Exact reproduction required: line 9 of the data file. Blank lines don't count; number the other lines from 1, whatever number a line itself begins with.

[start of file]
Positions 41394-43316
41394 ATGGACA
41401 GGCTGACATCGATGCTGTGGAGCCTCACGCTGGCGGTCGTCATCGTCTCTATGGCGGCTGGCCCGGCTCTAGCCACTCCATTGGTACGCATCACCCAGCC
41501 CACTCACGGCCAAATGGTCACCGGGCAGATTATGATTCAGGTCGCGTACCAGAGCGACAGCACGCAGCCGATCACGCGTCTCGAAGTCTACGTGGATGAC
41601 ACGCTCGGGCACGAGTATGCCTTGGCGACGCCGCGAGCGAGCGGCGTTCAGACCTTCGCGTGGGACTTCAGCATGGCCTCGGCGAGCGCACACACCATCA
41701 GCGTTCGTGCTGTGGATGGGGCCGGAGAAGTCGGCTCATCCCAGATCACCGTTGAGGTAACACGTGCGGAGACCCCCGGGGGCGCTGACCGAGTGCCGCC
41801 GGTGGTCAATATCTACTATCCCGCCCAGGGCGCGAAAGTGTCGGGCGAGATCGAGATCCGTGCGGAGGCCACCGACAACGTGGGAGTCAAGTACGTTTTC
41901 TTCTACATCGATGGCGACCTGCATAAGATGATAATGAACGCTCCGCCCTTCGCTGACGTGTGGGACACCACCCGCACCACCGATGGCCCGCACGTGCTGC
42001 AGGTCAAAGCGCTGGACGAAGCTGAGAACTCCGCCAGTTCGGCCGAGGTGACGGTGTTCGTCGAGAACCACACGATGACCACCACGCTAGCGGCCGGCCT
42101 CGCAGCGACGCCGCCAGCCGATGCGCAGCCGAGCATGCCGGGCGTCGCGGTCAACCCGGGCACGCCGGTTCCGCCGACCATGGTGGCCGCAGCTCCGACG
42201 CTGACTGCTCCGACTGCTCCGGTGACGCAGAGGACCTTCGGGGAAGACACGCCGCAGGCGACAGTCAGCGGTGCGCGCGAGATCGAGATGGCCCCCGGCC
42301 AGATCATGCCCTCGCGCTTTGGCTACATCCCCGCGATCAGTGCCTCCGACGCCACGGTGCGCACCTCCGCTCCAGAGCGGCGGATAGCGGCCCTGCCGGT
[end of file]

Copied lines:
42001 AGGTCAAAGCGCTGGACGAAGCTGAGAACTCCGCCAGTTCGGCCGAGGTGACGGTGTTCGTCGAGAACCACACGATGACCACCACGCTAGCGGCCGGCCT